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THE IOWA VOTER.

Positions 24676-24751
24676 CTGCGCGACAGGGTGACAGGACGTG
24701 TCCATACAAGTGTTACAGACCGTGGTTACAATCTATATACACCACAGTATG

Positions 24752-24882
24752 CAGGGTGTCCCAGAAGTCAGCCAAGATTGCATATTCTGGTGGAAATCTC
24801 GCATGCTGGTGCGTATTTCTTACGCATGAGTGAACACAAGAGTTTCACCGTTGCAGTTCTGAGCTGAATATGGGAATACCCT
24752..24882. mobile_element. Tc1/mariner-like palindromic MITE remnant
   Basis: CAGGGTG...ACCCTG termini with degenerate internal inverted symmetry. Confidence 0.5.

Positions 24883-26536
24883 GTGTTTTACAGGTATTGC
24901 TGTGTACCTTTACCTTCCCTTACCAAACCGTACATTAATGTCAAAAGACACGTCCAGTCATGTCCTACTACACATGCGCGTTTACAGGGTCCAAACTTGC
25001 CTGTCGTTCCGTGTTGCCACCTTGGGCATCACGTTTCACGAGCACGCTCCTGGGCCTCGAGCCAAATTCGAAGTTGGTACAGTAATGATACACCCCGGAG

J. C. BAUXS, Publisher. KNOXVLLLE, IOWA. THE OUTCAST. MBS. M. V. B. OOOOWU* 8h! gazfd the pitilt eky. At thf cold and barren earth, At the hungry river ruxhing by, And in deep deepair renolved to die, Carving her hour of birth. Her Mini was deeply «taimd by criiwa,— A wreck cast up from the city's elinw. Vhy does i-he tremble and shrink At the ghastly thought of death? Why dcK*i« *he fear LetheV cup to dONCi Why 'ear 'u oblivion's arm* to sink. If thie life its but a breath? Doe* the cpirir-g rni in her darkenedM«1 Be volt at death an man's final goal? Doec a vision of childhood hours Sweep o'er her fevered brain? A dream of wildwood bowers. Of guushinc, budc and flowers. Before temptation came?— A virion of home and its bliss, now To ber tin-sick soul lost HO tempest-tOMttdf "Tke bell in the church-tower gray. Within who.«e shadow she etamin, Is calling believer* to kneel and pray While the "gate of hell" ju»t overt!**® Throws its red light across tlie caud To where the river'# cold, dark wave The hern of her fouler garment laves. 'If I fhould kneel with the rest to pr»jr, I wonder if God would hear! I am weary of sin'* unhallowed fway,— Will no one teach me the better wajf** She cru-d in her doubt and fear Bat with glance* of hate and insolent pride, By the pious throng she was thrust acute. We talk of -'(Ms Gospel day?" We call thi» a Christian land! Oh, GodWhen a sinner to Thee would pray, i'rom the tc mpleV gate she is turned away Alone ill the wired to stand. Wantonly, wickedly forced from the light, Left fainting and dizzy in darkness ana night. And when, in the dreary morn. With white lips evermore dumb. With garments ooze-drippint? and tMB, j"ace hunger-stamped and sin-worn, She'r dragged from the river's slim. On you, from your brow, wash the mark of Cain!1 Ctn you call from earth's depths the soul you have slain? Christian CxiM, A QUEER STORY. I WAS fishing in the V one cold day In March. To stand up to one's hips in water on such a day, wielding one's rod with benumbed fingers, shows one an en thusiastic lover of the gentle art. And such I was, and for once had got hold of a good time. The water was just the right height and color, the wind was cold, but not too cold for the trout, and blow ing down the stream, raising a nice curl on the water, not strong enough to pre vent my throwing my tly right in the teeth ot it. I was fishing up the river from Glamlwy, and every other cast I rose a good fish, and generally brought them to basket. After 3 o'clock they would rise no more, and whip as I would I could cot stir a fin. I was not sorry, then, when the next reach of the river brought me in full view of the handsome stone bridge which sepa rated the V and which I knew car ried the highroad which led to the market town of Llanwyn. Thereupon I emerged on dry land, and taking off my wading hoots and flinging them over my shoulder lit my pipe and started at a smart pace on my way to Llanwyn. I was very tired but very happy, for I had a good basket ot fish, and my opportunities of fishing be ing rare I appreciated my luck accord ingly. After walking about a mile, the gloom of evening drawing on, and the hills seeming to close in upon me in mys terious shadows, I heard behind me the beat of hoofs and the rattle of wheels, and presently there overtook me a spanking mare, drawing a (log-cart, wherein was seated a jolly-looking man. with a broad, good-humored face, wearing a brown great-coat. lie pulled the mare up sharp and shouted out: If you are going to Llanwyn I'll give you a lift!" Nothing loth, I scrambled into tlie dog cart, whilst the mare executed a pan sen I on her hind legs, and away we went. We were soon at Llanwyn, a neutral-tinted Welsh village, consisting of a long street of hoveIs, a big hotel, the l'rince Llewel lyn, jutting out into the middle thereof, a rugged little church, a dozen public houses, and half a dozen dissenting chap els. At the Prince Llewellyn my friend pulled up. "Come and have some beer. The home brewed is capital. Dau glanxiaa da cwrw, Annie darling," to the pretty Cambrian waitress. The beer was really good we drank to our respective healths, after the kindly Celtic fashion, and struck up a friendship cemented by two other glasses of We agreed to dine together at six,and while my friend, whose name I found was Rob erts, went to transact his business, I took a stroll around the town and called upon the local fly-maker, fisherman and barber to talk over the fishing and lay in a stock of flies. I found myself at six, with an excellent appetite, at the Prince Llewel lyn. Mr. Roberts was punctual, and we 1 id justice to the broiled trout, saddle ot Welsh mutton, and grilled chicken, which formed our repast, washed down by fa mous home-brewed ale. Dinner finished, there being no other guests in thecolfee room, we lit our pipes, brewed some whisky-punch, and began to talk of fish over the fire. Robert*, I found, was a thorough fisher man and naturalist, and a keen sports man. We discussed the merits of "all the streams which flow in Wales, of all the flies which cock their tails," till we fin ished sundry tumblers of punch. "Do you know," said Roberts, "you re mind me of a friend of mine so much I really thought you were the very man when I came up to you on the road. Potts his name was—Capt. Potts—he was a London man perhaps you know him "No, I don't know him," I said. "Ah! he was one of the Pottses who smashed so badly some years ago," said my friend, indulging with a loua guffaw at thejoke. "You remember the great failure of Potts, Pumpkin & Cope, the bankers, of •course* Well, this Potts was a nephew of old Potts—Sir Tim Potts, you know. I knew nothing of this, though, when I first saw young Potts. 1 met uim on the river, fishing. He was a good fisherman but you Englishmen don't often do much on our rivers, and then go home and say there are no fish in them. Well, I gave him some wrinkles, which be profited by, and we got to IK fast friends. We've nothing to do, so draw up to the fire and Pll tell you about Potts and myself. I always call it the merciful dealings of Providence with John Roberts. You shall hear: 1 lived in this town some ten years ago. I had just married, and lately commenced practice as a solicitor. 1 had been arti cled here, spending '.he last year of my time in London with Fudge & Frizzleutn of Lincoln's Inn, a great chancery and agency firm, a* I dare say you know. My old master, John Jones, w« just dead, i and I thought there was a good opening here. But I didn't find business come in so tast. You see there isn't much litiga tion in these parts. The big swells are in the hands of their London lawyers, and if a poor freeholder wants a bit of money, he'll borrow it on a note of hand from a neigh bor, without a regular mortgage deed, and jit isn't often that any land changes hands and then I was the only lawyer in the iplace, and that was against me. Still, I pad all there was to be got. I was clerk to the magistrates, clerk to the highway, clerk to the commissioners of this or that Ibut these things, although they sound large, don't bring in much. Well, what With furnishing my house and office, and so on, I'd spent the little money I had got, tind had to borrow more still, I knew I should come out right in time, and my wife, though young, was a capital mana ger, and would make a crown go as far as & pound. However, I was very much pleased when my eighteenth cousin, Watkins William Watkins, a man who had always been very friendly to me in a haughty distant sort of way, commended my atten tion at Wyddliam castle. He told me that Her Majesty had insisted on his ac-' Crept ing the onerous but dignified position of Hi-rh Sheriff of ihe countv, and that he, W. W. W., had graciously determined to appoint me his under sheriff. He was also pleased to invite me to luncheon, and among the distinguished party at the cas tle I found an acquaintance, Capt. Potts, who, with Lady Laura Poits, his wife, Was on a visit there. Potts was not one of those fellows who are devilishly friend ly by river-side, deuced cold in society. He came forward at once to claim my ac quaintance and to introduce me to Lady Laura, a delightful little woman. She made a slave of me at onco (of course, subject to my allegiance to my MaryJane). 1 went home much pleased at mv reception, and at the appointment I had received not that it was worth very much in itself, but it gave me a sort of standing, and was an opening. My relative didn't, however, forget to call upon me to find two sureties in £1,000 each, to indemnify him in any ac tion that might be brought against him. It was the usual thing. One of my sure ties was my poor old father, who was then living in a cottage near Llandolwen. The other surety was an old gentleman who had always been very kind to me, and who had accumulated a little money in a long life of thrift and industry. I never dreamed of such a thing as their being called upon to pay anything for me— never. It was a mere form, I told them. I'd not much to do as under sheriff for some time. There were only a few levies, which were paid out, and which put a few pounds into my pocket but I was in great force at the assizes. I was in much re quest among the ladies, to get them [daces in court, and when the judge, whom I recollected as a leading Q. C. when I fin ished in London, and whom I had met at consultations sometimes, condescended to have achat with me, and asked to be pre sented to Mary Jane, I felt as if I had at tained to a considerable elevation. After the spring assizes I had a little leisure. It was one of the best fishing seasons I ever remember, and I used to be on the river every dav, and every day I would meet Potts. We became great friends, and Potts would often come to my house and have a smoke and a glass of grog. I was much annoyed then, when one Tuesday morning's post brought down a ca. sa. from my agents, indorsed by the firm of Moses & Mosheim, commanding me to take the body of one Bellirigham Billingsgate Potts and bring him before Her Majesty's court of exchequer. And I was to have met Potts that very afternoon! Duty is duty, and I couldn't think of giving poor Potts any warning of the danger which threatened him. I sent for the two bum bailiffs who did the few j«bs that occurred in our part of the country. I explained to them what they had to do, and they seemed pleased with the work. Had it been one of their own countrymen who was in the mess, they would have under taken the business with reluctance. To my horror, live minutes after I had dis missed the men, Potts himself put his head through my office doorway. "Hullo, Roberts!" he cried "busy as usual, old fellow? May I come in?" "My presence of mind forsook me I could only gasp for breath and point to the door. Potts came in alarmed—'What on earth is the matter "Just then the two bums, who had traced Potts to my office, bounded in and seiz ed Potts roughly on each side, almost tearing the coat off his back. Rut l'otts was as nimble as an eel. He drove his elbow into the long man's stomach, and doubled him up in an instant, and let fly his right into the face of little Jones,send ing him spinning across the room. There were two doors opening into my office one led to the outer or clerk's office, the other, opposite, opened directly into a lit tle back street. This latter was usually locked and the key hung on a nail close to my desk. By this door Potts and I had often made our way to the Prince Llewel lyn for our morning beer. Potts conse quently knew well where the key was to le found, and saw in a moment the way of escape. The very same idea flashed into my mind the same instant. Ought I to have remained passive and let him escape? Shouldn't I have acted neg ligently and dishonestly in my office had 1 done so? I don't know which I ought to have done and though all these things darted through my brain while Potts took a single step across the room, yet I don't think it was from any just sense of right or wrong, but from a sort of professional instinct, a kind of spiderisli feeling, that I seized the key and put it in my pocket. Potts gave me a look of scorn and reproach, and then, putting his hands in his pocket, he leaned back against the mantle-piece and laughed. "Are you all going mad? What's the meaning of this?" It means, Capt. Potts,'* said I, feeling smaller than I had done in my life before, that these men have a warrant for your apprehension for a debt of—how much? £120 and costs?" "Why didn't you say so before?" said the captain, "instead of letting your ban dogs upon me? It would nave saved your red-headed friend a pain in his in side. Well, of course, it's your business to do all such dirty work. I'm sorry, though, I hurt these men of yours. Here, take a half crown apiece, you fellows." Well, indeed," said Jones, "I like you very much! Diolch yawr!" Williams ceased to rub his damaged bread-basket, looked suspiciously at the coin, and then pocketed it with a grunt. "So, it's Moses ami Mosheim who've put me in this hole? Well, I havn't the money, and I don't know how to get it how long can you give me?" "Well, you can stop at the Prince Llewellyn to-night you'd belter go on there now with the men, and I'll come up ami Utik matters over by-and-by." Potts went oat, attended by his keepers, and he'd hardly left the office before I re ceived a card—"Mr. Braham, Moses and Mosheim." A sallow young man, much bejeweled and with very dirty hands, was shown in to me. He had come up by the mail to Chester, and posted on. I fancy he came to see that the ca. sa. was prop erly executed. He ascertained that the capture had been made, and lodged de tainers to the amount of £1,250 18s. 6d. I sent the brute off, and had scarcely got rid of him before Lady Laura Potts announced. Poor little thing! how love ly she looked! But in such distress! She'd brought all her jewels, bracelets, rings, gold watch, diamond necklace, lots of things—worth £200 or !00, I dare say "O Mr. Roberts," she said, "can't you take these things as security, and let my dear husband go?" "Lady Laura," I said, "if it were only a few hundred pounds, I'd take his under taking for it in a minute, and arrange for his release, but I'm sorry to say here are detainers of £1,200 or more." Then, poor lady, she began to cry. Couldn't I enter into some compromise? she had £150 a year of her own wouldn't I take the money in fifteen yearly install ments of £100? I explained to her that I had no power to make any arrangements, she must go to the creditors but I advised her not to alienate or dissipate her own property in any way, but let her husband take the "benefit of the act." She was a sensible little woman, and saw my advice v as good she dried her eyes, picked up her Jewels, and I was just opening the door for her, when I was almost knocked down by John Jones, who rushed into the office, looking like a ghost. "He's gone!" he cried in Welch. "We've lost him." Leaving her ladyship to find her own way out, I ran bareheaded into the street and on to the Prince Llewellyn. The bird had flown indeed. Red headed Williams stood at the door gaping and staring at the roof as if he thought Potts was a bird. The men had left him in his room for a minute, and when they entered it again he was gone. The window was open, and there was an iron wafer pipe running down the wall close by. He must have slid down this and got away. No one had seen him not a trace of hint, not a vestige, not a fragment of a clew could we find. I set the police to work. Potts had lodged in a cottage near the river, half a mile from the town he might have found hit way there. I set a man to watch the house at a distance, sent off a policeman on horseback to the station, some six miles off, to watch every train. But I had littlt- hopes of finding him again. He knew the country well, had a good start, and would strike across the mountains to Wigwillem, in the adjoining county, where he might laugh at my beards. No sooner did the thought strike me than I determined to follow the track my self, and I started at the rate of about six miles an hour. It was a hot, breezeless May day, the first day of summer what with the heat and the turbulence of mind in which I was, I arrived at the top of the pass, some 1,500 feet above the sea level, quite exhausted. I flung myself down on the top of a rock, the highest point over hanging a foot-path below, and followed with my eye the track, which I could trace for miles, to where It crossed the border of the country. There wasn't a living soul upon it. In the great hush and hum of that sultry afternoon, as I lay among the heath er, my soul cried out with tlie bitterness of death upon it. I was ruined, root and branch. For ever}' penny of those £1,200 odd, I was personally liable. My poor old father would probably end his days in a workhouse. My friend, who had lent me his name, would have to take the road again for bare subsistence. I might be come bankrupt, and get a clerkship after ward but had I the heart to begin life a^ain with such a load upon me? Wouldn't it be better forme to end my misery and perplexity by rolling off this slotting bank into the ureal chasm below? *fhen I thought of MaryJane, and how she would wait, and wait, and gradually from impatience she would come to un easiness, and from uneasiness to terror and how she would spend the ni.tfht in sorrow and the morning would bring no joy, and how the whisper would go round the town,'They've found the body and oh how hard on the poor creature, only six months a wife!' No! I could never be such a coward! God knows I couldn't have done it but in great trouble, strange thoughts surge in your brain. At all events. I hadn't to pay the £1,200 that night I would crawl home and per haps I could think of some plan of stav ing off ruin to-morrow. Well, I got home, and I remember that Mary Jane pitched into me awfully be cause I was an hour late for dinner, and everything was spoiled, she said. I took a couple of glasses of brandy after dinner, and that steadied my nerves, and I could think. I would go up to London to-morrow and try to compromise with my creditors. I could, perhaps, by a sale or all I had, and by borrowing on my life policy, make up £500. I could offer this, and as it was five hun dred times as much as "Certain clients of mine have claims against that gentleman. Well!" "A ca. sa., taken out by your firm, has been with me for execution." "Precisely." "Well, Mr. Potts has escaped." "What an excessively disagreeable inci dent for you, sir!" "Now, what I propose to do is this: I undertake to pay you £50u in a week, if you will rive me a full release." "I think Mr.—Jones did you say?—that the total of the detainers is rather more than that. You know the exact figure, perhaps?" "You know the figure as well as I do, Mr. Mosheim. Six shillings in the pound, or thereabout, my offer would give your clients. You wouldn't have got 6d. in the pound out or Fotts." "You appear to know more of Potts than 1 do. In reply to vour proposal, we decline it. Your sheriti: is good for the whole amount." "You absolutely decline it?" "Decidedly." As I walked down Bishopgate street I felt more comfortable I knew tlie worst. After all, ruin is not so bad in reality as in anticipation. 1 had plenty of money in my pocket, and it didn't matter now how I spent it. 1 would stay in town that night, and go and hear Robson, who was then in great force he might make me forget my troubles. In the meantime I would go and get a steak in a place that I knew in Fleet street, where I used to dine when I was serving out my time in London. As 1 walked through the city I changed my mind again the roar of London troubled me. I weuld get home as speedily as possible. But as I passed the narrow court in Fleet street, the accustomed but lon«j forgotten habit —or was it the hand ot Providence that turned me?—drew me up the court and into the well known precincts of "Stilton." I went into a box and ordered a rump steak and a pint of stout. You know the old fashioned room, I dare say—its sanded floor and wooden benches, its fire-place and immense kettle? One side of the room is divided into boxes. In the corner of the fait best box from the door, where I was invisible, ex cept to a person standing by the fire place, I took my seat, and, sittinir there, waiting for my steak, 1 heard a number of men enter the room. They made more noise than the quiet legal men who formed the rest c»f the comnany. TLe voices of the new comers rose in loud and cheery tones altovc the noise of the chop-house. I guessed that the two loudest talkers were military men, proba bly just returned from India, and the mu tiny was ended. The two heroes wen asking about lots of friends, but I didn't ray they There I was, however, a suppliant to these Shylocks! Mosheim was a dark, rather gentlemanly man, and neatly dressed. But for his curly hair and btg nose you'd have thought him a Christian. He pretended to be very busy writing when I entered, and looked up, and motioned me with the butt-end of his pen to a chair but I walked up to the fire-place and stood there. "Mr. Mosheimf" "That is my name." "Mine Is Roberts, and I am under sheriff of Caerlonshire." "I didn't come to make your acquaint ance, Mr. Mosheim, but to make some ar rangement with you as to an unfortunate accident which has happened tome in my official capacity." Mosheim bowed grimly. "You are, I believe, acting On behalf of the creditors of Capt. Potii." any attention to their conversation till heard the name of Potts. Then, indeed, I listened with bated breath, every nerve on the stretch. "Wll( re's Billy Potts, now? I heard he came to grief." "Oh! Billy's down in Wales, hard up, as usual. I have just heard from him. Such fun! The Jews found him out. He was at Clansomething, a nice little Welsh town. A ca. sa. was issued, and poor Billy was nabbed, and the bums took him to a hotel. You know what a nimble—" Here the waiter slammed down my dishes and tankard with a tremendous clatter, drowning the mellifluous voice of the templar. I ground my teeth in de spair "trap-door" was the only word I could catch, and the next moment a loud guffaw from the military told mo the story was ended. "Captain! Captain! and he's in the same house still?" "Yes but he'll slip away as soon as the coast is clear." "Very srood, by Jovi! Billy's a match for uses or Taffy." 1 had heard enough. I had the clew. I remembered that there was a trap-door in the room of the Prince Llewellyn, open ing, probably into a loft. It was too high for any ordinary man to reach without assistance but, of course, Potts was in the highest favor with all the lassies at the hotel. Nothing would be easier than to open the trap from alw»ve and let down a rope or ladder and he might be there still! I looked at the clock it was 2:30. I had barely time to catch the 3 o'clock express from Paddington, but it might be done. I left my steak and stout uritasted —unpaid for, had not the vigilant head waiter intercepted me. I flung down half a crown, and, without waiting for change, bolted down Fleet street. A hansom was passing, I jumped in, telling Ihe driver he should have a sovereign if he got me in time lor the train. Fortune favored me fortune, did I say? Let me humbly and gratefully thank a kind Providence for saving me and mine from ruin. As we reached Paddington station, the clock was on the stroke of three. One of the big doors had been slammed to, and the porter was closing the second. With a howl that friirbtened the stolid porter, I threw myself against the closing door. I dashed through the ticket office would have got out of Potts, surely they would take .t and cry quits! Of course, Mary Jane had heard of Potts' escape, and she made me very sav aire by expressing her delight at the event. She didn't know how nearly it concerned her And I didn't tell her. I only said I had business In London next day, and asked her to pack my travel in ir bag. I went up by the night train, and a wretched journey I had. Next morning 1 went to find Moses and Mosheim, who had cham bers somewhere up in a little court or square, out of Bishopgate street. "Mr. Moses wasn't in," the clerk said "didn't know if Mr. Mosheim were wou'.d take my card and see. Yes, he was in, and would Bee me bye and bye." I sat down and waited in the dingy office, feeling the indignity of my position In having to wait at all for such a man. on to the platform. The guard had blown his whistle, and the train was gliding gently away. Policemen and port ers barred my way in vain. "Life or death!" I hoarsely roared, gracing a pass ing handle, I flung myself into a first-class carriage. The cabman, unpaid, was run ning along the platform after his receding fare. I threw him a sovereign, which he caught, and his face assumed a beatific expression as Paddington station passed from my gaze. »y one o'clock in the morning I had reached Llanwyn. The moon was shining brightly, and Llanwyn was in quiet re pose. I stopped the car just outside the town, and walked to the police station. I roused Inspector Williams, and asked him to send two constables to watch the Prince Llewellyn, and also to wake the two bai liffs and set them on guard. I walked to the Prince Llewellyn, and took my stand on the doorstep till my reinforcements should arrive. I had hardly reached the top of the flight of steps when I saw a light over the fanlight and heard the door-chain rattle. Presently the door was opened cautiously, and there emerged into the moonlight— Capt. Potts. He had closed the door before he saw me, and we stood together on the topmost step of the high stone flight, glaring at one another. A light seemed imminent we were well matched. I was the taller and heavier, but Potts was more nimble on his pins. At running, however, I could beat him all hollow, and Potts knew it, and knew, therefore, that flight would lie useless unless he could pre viously disable me. But he was a man of presence of mind, and preferred to ne gotiate before the fighting. "Look here," he said, rapidly, "I'm in an awful hole. We've always been good friends, and I don't see that it can harm you to keep your eyes shut for a minute while I get away." I had taken him by the arm as he spoke, and held him with a grip so firm that lie did not need an answer. He drew him self together for a dash at me, but waited for MI answer 1 spoke. "Potts!" I said, "your escape would be my ruin and I'll not let you go till I'm dead. Potts looked at me amazed. "What are the odds to you if I get out of the clutches of a lot of Jew swinalers?" "Simoly, I shall have to pay your debts, and be sold out stick and branch." "On your honor, is it so "On my honor, it is." "Roberts, I had no idea of this. I'll cave in. Don't hold me so tight. I give you my word I'll not bolt." I took his word, and we walked up and down the street for half an hour talking over his affairs. Presently the car arrived, and the bailiffs and I saw him safely started for the county jail. Next day I resigned my office. After that I acted as Potts' solicitor, and had the pleasure of offering Moses and Mosheim sixpence on the pound, which they accepted and released Potts. I don't think they lost by him, either they had plucked him pretty well, before. IIe s coming this week for the fishing if you're here you'll be glad to know him, for you don't often come across a better fellow than Capt. Potts.—Belgmvia. Moths In Furniture* THEHK are two species of moths which infest furniture. One is a large liy, of silver}' white color the worm of ihe same is shaped like a chesnut worm, and is fam iliarly known. It rarely infests furni ture. The other is a small fly of dark drab color the worm is about one fourth of an inch long, and tapering from the head to the tail. It was first observed by upholsterers about thirteen years ago. This fly penetrates a sofa or chair, gener ally between the back or under the seats, where the vacancy among the spring affords a safe retreat. It may make a lodgment in one week after the furni ture is placed in a house. If such should be the ease, in two months the worm will appear and continual process of pro creation in a lew months increases the number to thousands. This moth has no season. It destroys in winter and summer alike, as it is kept in active life by the constant heat of the house. We find at the same time in the same piece of furniture, the fly, the worm, and the eggs—thus showing that they are breeding and destroying all the time. It does not eat good jutre, curled hair, but fastens its cocoon to it, the elasticity of which prevents its being disturbed. The inside of furniture is used by il only for purposes of propagation. The worm when ready for food, crawls out and destroys the covering, if of woolen or plush material, and falling to I he carpet destroys it. They rarely cut through plush from the inside, as il is of cotton back, but there are instances where they have cut up muslin on the outside backs of sofas. There is no pro tection against it but continual care. New furniture should be removed from the walls at least twice a week at this season of the year, and should be whisked all round, and particularly under the scats,to prevent, the fly from bulging. This is an effectual preventive, ami the only one known. Cayenne pepper, Scotch snuff, turpentine, and all other remedies for protection from the large moth arc of little or no avail against the furniture moth. Saturation with alcohol will not destroy them when in a piece of furniture. If the furniture is infested, they may be removed by taking oil" the muslin from under the seats, and off the outside ends and backs, when' they congregate? most, and exposing to the air as much as possi ble. Beat well with a whisk or the open hand, and kill all the flies and worms which show themselves. This done often will disturb them, and may make them leave the furniture, as its desire is to be left quiet. When the furniture is free from moths, and is to be left during the summer months without attention, it may be protected by camphor in small bags, or highly concentrated patehouly. The safest way is to have the furniture well whisked twice a week. If the moth attacks the carpet, which they will first do under the solas and chairs, spread a wet sheet on the carpet and pass a hot flat iron over it quickly— the steam will effectually destroy both worm and egg. If furniture is delivered in a dwelling free from moths, the uphol sterer's responsibility ends there, and all rests with the housekeeper, as no trades man can tell whether the moth will attack it or not. There are cases where the fur niture has been in ten or twelve years before being attacked. It would be as fair to hold the tailor responsible for Un safely of clothing as to hold the unhol sterer responsible for the safety of furni ture.—Cabinet Maker. How to Become a Distinguished Man* IN a great many instances young men spend half their lives in changing from one thing to another before they learn what they are competent to perform. A correspondent writes thus: As a general rule, the best place for a young man to begin life is right where he is. He need not go a hundred, or three hundred, or a thousand miles away from home to try the world that particular spot where he lives is a part of the world, and just as good a place to try as some other particu lar spot three hundred miles off. In the Kastern States, where society is settled, and things change but little, where busi ness is held in fixed channels, and cer tain families are supposed to have a pre scriptive right to do everything that is done, there is not much inducement for a young man to remain at home, unless he possesses the genius and enterprise to break through the traditions and regula tions that hamper him, but no such con dition of things exists out West here everything is new, fresh and plastic and a young man may do his part in molding things to his purposes. It is a very com mon mistake for youngsters, who have not yet butted their tender heads against the hard angles of the world, to imagine they possess superior talent, if they only had an opportunity to exhibit it. If they live on a farm, there is no chance there to show their genius. If they live in a country town, it is entirely too small to spread their wings in. They yearn for a great city where talents are appreciated and imagine that there is the field for them to rise to eminence and wealth, and yet they liad better stay right where they are, and make their beginning in the locality where they were raised. If they really possess genius or special aptitudes they may first develop them and test the metal tney are made of in the limited sphere of their native place, and, if the experiment proves satisfactory, afterwards transfer them to a wider sphere of action. Thousands of young men who go to great cities to try the world, find the 'world in such cities too much for them, and they learn too late that it would have been bet ter for them to make their trial in a hum bler and safer sphere.—New York Herald. ALWAYS mtam to nut Dow—Bones. A Warning to Lovers. "METILDY, you are the most good-for nothin', triflin', owdacious, contrary piec* that ever lived." "Oh, ma!" sobbed Matilda, "I couldnt help myself—'deed I couldn't." "Couldn't help yourself? That's a pretty way to talk! AiSl JM a BtOft young man "Yes'm." "Got money?" "Yes'm." "And good kinfolks?" "Yes'm." "And loves yon to destrackshun f' "Yes'm." "Well, in the name o' common senses what did you send him home for?" "Well, tna, if I must tell the truth, I must, I s'pose, though I'd rather die. Yom see, ma, when he fetcht his cheer clost t© mine, ami ketcht holt of my hand, anA squez it, and dropt on his knees, then it was that his eyes rolled and he begaE hrcathin' hard, and his galloirses kept 9 ereakiiC arul a creakin',.till 1 thought ilk my soul somethin' terrible was the mat let with his in'ards, his vitals and that tlu$» tercd and skeereil me so that I bust oufl a-cryin'. Seein' me do that, he creake4 worse'n ever, and that made me cry hard, er and the harder I cried the harder life creaked, till all of a sudden it came to mft that it wasn't notliin' but his gallowsest and then I bust out a laughin' fit to ki$ myself, right in his face. And then hit ju'mpt up ami run out of the house mad aft tire and he ain't coming back no mora Boo-hoo, altoo, boo-ho!" "Metildy," said the old woman, stem ly, "stop sniv'lin'. You've made an ev erlastin' fool of yourself, but your cake ain't all dough yet. it all comes of them no 'count, fashionable sto' gallowses— "spenders' I believe they calls 'em. Never mint!, honey! I'll send for Johnny, tell him how it happened, 'pologize to him, and knit him a real nice pair of yarn gal lowses, jest like your pa's and they never do creak." "Yes, ma," said Matilda, brightening up "but let me knit 'em." "So you shall, honey he'll vally them a heap more than if I knit 'em. Cheer up, Tildy it'll all be right—you miud if it wont." Sure enough, it proved to be all rights Tildy and Johnny were married, anA Johnny's gallowses never creaked an|f fr »svpteinbtr, llee Hunting. FOR the benefit of those who may wish to engage in the exciting sport of bee hunting, we give a few directions for iim|» ing the abode of the wild bees. Go as ft# from the tame bees as possible, as wild bees are seldom found in their proximity. Vour outfit should consist of some strain ed honey, a piece of comb and a box or cup in which to catch the bees. Plac* the comb containing some honey on a stand where the movements of the beta can be seen, and then place upon tins honey a bee from some neighboring blof. soin. When this bee has filled its sack, will rise, describe a few circles, and tak$ a bee line for the tre e, in a few ininutc® returning with reinforcements. This op» eration is repeated, additional rcinforc#* mcnts arriving, until a hundred may be Ht work. The bee hunter estimates the di^ tance between the bee tree and the stanA by the time the bees are gone from tha latter anil by the number of bees at work on the honey. Alter a good line is estab lished, (ditain a cross line by moving the stand either to the right or left. Later in the season, after the frost baa killed the flowers, the bees are attracted by burning comb. For this a warm, still day is best. Supply a tin pail with soma ashes and live hardwood coals on this put bits of comb sufficient to make a goxi smudge, which will draw the bees to tlia stand in search of honey, when they ai!« lined as above. A few drops of theessenoa of arnica, dropped upon the comb coiw taining the honey, will induce the bees to work rnorj rapidly and increase muck faster.- J. M. JJcebc, in Huj}'aUt Liu Stock Journal. Budding Fruit Trees. THIS is the proper season for budding most trees. Peaches especially are grow ing luxuriantly, and a bud or two inserted at this time will in two or three yean give a bounteous return. It is very easy to go to a nursery and purchase a few young trees in spring, but it is not quite so easy to procure large ones of a bearing age. Therefore when there are any ol# pear, or even peach trees, standing aroun§ our dwellings, it is but a few minute# work to nut in a few buds of some excel lent kind, and thus insure a crop that will be remunerative in time to come. By the way, the quickest, easiest, and surest method, when the bark separates easily from the scion, is to cut beneath the but!, half way through the scion, commencing half an inch below the bud and ending the same distance above. At the lattef point merely run the knife around the bark and twist, the bud off, leaving as a matter of course all the wood adhering to the stick. These in the case of pcaches rarely fail under the worst of treatment, and in fact so sure has the operation now become that the large propagators use this method in preference to all others.—Cor. N. Y. Tribune. THE new discoveries in Egypt will add plausibly to Wendell Phillips' lecture oa the "Lost Arts." It now appears that thf smelting of iron was carried on in Kgyp$. from the very earliest period. Mr. CharlejR Vincent, in an English scientific ,Jo\irrut\ sets forth some new facts in reference t# this subject: "In the sepulchres of Thebes may be found delineations o§ butchers sharpening their knives o£ round bars of iron attached to thei§ aprons. Tlie blades of the knives art painted blue, which fact proves that they were of steel, for in the tomb of RamcseB III. this color is used to indicate steel, bronze being represented by red. Att English gentleman has recently discover ed near the wells of Moju-s, by the setw the remains of iron woifs so vast thai they must have employed thousands workmen. Near the works are to lie found the ruins of a temple and of a bar rack for the soldiers protecting or keep ing in order the workmen. These worka are supposed to be at least three thousand years old." A STORY Is told of a woman who freely used her tongue to the scandal of others, and made confession to the priest of what she had done. He gave her a ripe thistle top, and told her to go out in various di rections and scatter the seeds, one by onqt Wondering at the penance, she obeyed^ and then returned and told her confcsso£ To her amazement, he bade her go back and gather the scattered seeds anil whcR she objected that it would be impossibly he replied that it would be still mora difficult to gather up and destroy all thg evil reports which she hud circulate* abetttotfatttf.